Just having a 529 plan for your child or grandchild might not be good enough.
The advantages of saving in a 529 plan are well-known insofar any investment gains would not be taxable when withdrawn for qualified expenses. In Pennsylvania, deposits to a 529 plan are tax-deductible for Pennsylvania income tax purposes up to $15,000 per year per child.
Another way to fund college is to use a pre-paid tuition plan. Pre-paid tuition plans, like Pennsylvania’s
Guaranteed Savings Plan, will pay for a course or a semester at a level (like community college or private college) selected by the investor. Money can be used at almost any college – even a more expensive one — with the student paying the difference if they want to go to a school that is more expensive. The problem is that the state has promised certain payments, which they may or may not be able to meet. College tuition sometimes increases much more than inflation. What investment will plan administrators use that will perform that way? To make up the shortfall, they have begun to add fees and charges. This is similar to the problem with defined-benefit plans like pensions, which may or may not have enough money to pay the benefit. At least most defined-benefit plans have Pension Benefit Insurance Corp. Insurance, but the pre-paid tuition account in Pennsylvania has no such insurance. The fine print says it clearly:
“Accounts guaranteed only by GSP…are not insured or guaranteed by the Commonwealth of
The prepaid tuition accounts also hurt more when calculating financial aid than other college savings plans. These other plans are usually owned by the parents or grandparents and do not carry nearly the penalty for financial aid purposes. Because they are not guaranteed, it might not be a good idea to use GSPs, especially families who expect to apply for need-based financial aid.
The 529 option uses mutual funds and does not promise a particular tuition payment. Pennsylvania allows its residents to invest in any state’s plan and gives the investor the tax deduction nonetheless.
But the real problem with all of these plans is that people are not saving enough for college. If a family saves a modest amount of money in any of these plans that will be helpful but is likely to be insufficient. (Many clients deposit $50 or $100 per month.) The results from this underinvesting are the excessive amounts of student loan debt. Student loan debt in the United States has passed $1.75 trillion dollars. This is more than all of the credit card debt outstanding. We are seeing people half-way through their working lives still paying off their student loan debt. Unlike hospital debt or credit card debt, student loans cannot be forgiven in a bankruptcy. We come across investors who have over $200,000 in student loan debt.
One solution to the problem of leaving your children or grandchildren with a lifetime of debt is to save more in their 529 college savings plans now. Many investors are doing this. They are dealing with stock market risk by using accounts that start out aggressively but use less and less stocks as they get closer to college. Many parents are worried about the penalties for tying up the money if the child does not go to college, but we explain to them that there are many satisfactory options for using the money for different students in the family or even for the next generation. The fact that all of the earnings of a 529s are tax-free when the money is used for qualified college expenses makes 529s a winner.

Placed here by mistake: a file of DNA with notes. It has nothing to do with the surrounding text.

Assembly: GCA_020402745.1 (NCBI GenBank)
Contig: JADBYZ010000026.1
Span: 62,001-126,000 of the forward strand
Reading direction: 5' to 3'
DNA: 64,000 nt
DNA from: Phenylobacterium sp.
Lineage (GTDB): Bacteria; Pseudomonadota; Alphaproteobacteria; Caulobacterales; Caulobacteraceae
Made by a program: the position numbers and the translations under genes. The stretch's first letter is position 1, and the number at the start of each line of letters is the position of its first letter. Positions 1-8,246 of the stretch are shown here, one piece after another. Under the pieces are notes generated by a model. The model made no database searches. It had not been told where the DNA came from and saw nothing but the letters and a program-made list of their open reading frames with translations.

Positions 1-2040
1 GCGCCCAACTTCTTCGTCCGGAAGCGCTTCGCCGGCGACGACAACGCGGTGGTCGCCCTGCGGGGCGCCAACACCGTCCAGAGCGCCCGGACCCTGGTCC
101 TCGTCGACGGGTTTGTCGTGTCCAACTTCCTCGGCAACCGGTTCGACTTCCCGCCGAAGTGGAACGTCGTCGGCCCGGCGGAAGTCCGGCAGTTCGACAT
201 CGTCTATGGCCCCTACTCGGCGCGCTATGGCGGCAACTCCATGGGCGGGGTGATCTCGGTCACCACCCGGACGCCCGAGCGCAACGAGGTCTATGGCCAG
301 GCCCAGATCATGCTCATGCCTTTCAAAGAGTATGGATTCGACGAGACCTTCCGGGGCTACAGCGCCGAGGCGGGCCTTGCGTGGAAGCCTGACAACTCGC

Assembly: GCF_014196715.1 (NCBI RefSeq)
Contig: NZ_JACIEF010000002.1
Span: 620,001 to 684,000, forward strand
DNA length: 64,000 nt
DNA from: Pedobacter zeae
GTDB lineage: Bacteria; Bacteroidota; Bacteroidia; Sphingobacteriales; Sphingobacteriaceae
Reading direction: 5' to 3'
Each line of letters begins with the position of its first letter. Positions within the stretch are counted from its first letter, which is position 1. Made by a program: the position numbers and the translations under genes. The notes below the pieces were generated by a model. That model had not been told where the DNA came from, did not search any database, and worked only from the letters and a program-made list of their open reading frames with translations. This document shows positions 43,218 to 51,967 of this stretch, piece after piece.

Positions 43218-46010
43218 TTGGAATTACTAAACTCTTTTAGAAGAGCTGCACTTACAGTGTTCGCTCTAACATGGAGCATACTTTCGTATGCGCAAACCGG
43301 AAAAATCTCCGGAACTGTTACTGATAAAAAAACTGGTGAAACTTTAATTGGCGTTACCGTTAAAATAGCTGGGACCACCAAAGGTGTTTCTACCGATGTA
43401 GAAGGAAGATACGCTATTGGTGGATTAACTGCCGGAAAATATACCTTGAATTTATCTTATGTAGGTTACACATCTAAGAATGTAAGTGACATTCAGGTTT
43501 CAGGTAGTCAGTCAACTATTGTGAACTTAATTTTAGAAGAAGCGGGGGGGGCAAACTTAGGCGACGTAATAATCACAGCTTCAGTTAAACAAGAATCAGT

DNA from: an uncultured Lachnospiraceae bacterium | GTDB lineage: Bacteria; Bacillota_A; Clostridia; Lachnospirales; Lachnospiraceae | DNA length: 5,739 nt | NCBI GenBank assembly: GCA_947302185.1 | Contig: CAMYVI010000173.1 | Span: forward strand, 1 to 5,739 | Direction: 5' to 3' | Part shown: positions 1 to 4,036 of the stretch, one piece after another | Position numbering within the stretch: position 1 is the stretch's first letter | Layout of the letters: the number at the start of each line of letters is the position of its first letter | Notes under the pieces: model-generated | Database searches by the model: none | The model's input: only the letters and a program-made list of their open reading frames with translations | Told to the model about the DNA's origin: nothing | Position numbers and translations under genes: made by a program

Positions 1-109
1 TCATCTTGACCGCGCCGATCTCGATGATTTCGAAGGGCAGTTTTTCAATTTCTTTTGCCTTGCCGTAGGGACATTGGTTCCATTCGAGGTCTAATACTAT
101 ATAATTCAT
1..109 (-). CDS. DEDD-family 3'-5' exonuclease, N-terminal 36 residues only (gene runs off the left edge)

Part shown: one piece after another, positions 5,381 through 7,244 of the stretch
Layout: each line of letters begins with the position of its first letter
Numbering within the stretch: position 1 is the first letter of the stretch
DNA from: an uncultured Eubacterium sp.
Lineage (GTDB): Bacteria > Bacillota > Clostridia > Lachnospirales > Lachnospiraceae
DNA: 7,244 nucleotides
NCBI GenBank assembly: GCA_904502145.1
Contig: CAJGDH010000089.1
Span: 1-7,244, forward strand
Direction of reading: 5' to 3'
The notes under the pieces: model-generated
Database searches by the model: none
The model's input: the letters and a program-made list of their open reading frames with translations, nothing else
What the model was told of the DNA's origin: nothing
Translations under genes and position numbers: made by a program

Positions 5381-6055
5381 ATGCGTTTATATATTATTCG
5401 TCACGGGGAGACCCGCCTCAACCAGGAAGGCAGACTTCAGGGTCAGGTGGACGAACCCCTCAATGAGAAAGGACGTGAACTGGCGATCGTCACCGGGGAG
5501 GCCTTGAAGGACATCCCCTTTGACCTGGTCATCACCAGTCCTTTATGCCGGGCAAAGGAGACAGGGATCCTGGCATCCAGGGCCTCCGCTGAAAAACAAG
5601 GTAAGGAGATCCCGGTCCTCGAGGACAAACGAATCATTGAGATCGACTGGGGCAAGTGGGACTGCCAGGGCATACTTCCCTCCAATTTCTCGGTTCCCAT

Investors should consider, before investing, whether the investor’s or the designated beneficiary’s home state offers any tax or other benefits that are only available for investment in such state’s 529 savings plan. Such benefits include financial aid, scholarship funds, and protection from creditors. With other investments, there are generally fees and expenses associated with participation in a 529 plan. There is also a risk that these plans may lose money or not perform well enough to cover education costs as anticipated. Most states offer their own 529 programs, which may provide advantages and benefits exclusively for their residents. The tax implications can vary significantly from state to state. Investors should carefully consider the investment objectives, risks, charges and expenses associated with 529 plans before investing. This and other information about 529 plans is available in the issuer’s official statement and should be read carefully before investing. Investors should consult a tax advisor about any state tax consequences of an investment in a 529 plan. Any opinions are those of the author and not necessarily those of Raymond James. This material is being provided for information purposes only and is not a complete description, nor is it a recommendation. Every investor’s situation is unique and you should consider your investment goals, risk tolerance and time horizon before making any investment. Prior to making an investment decision, please consult with your financial advisor about your individual situation.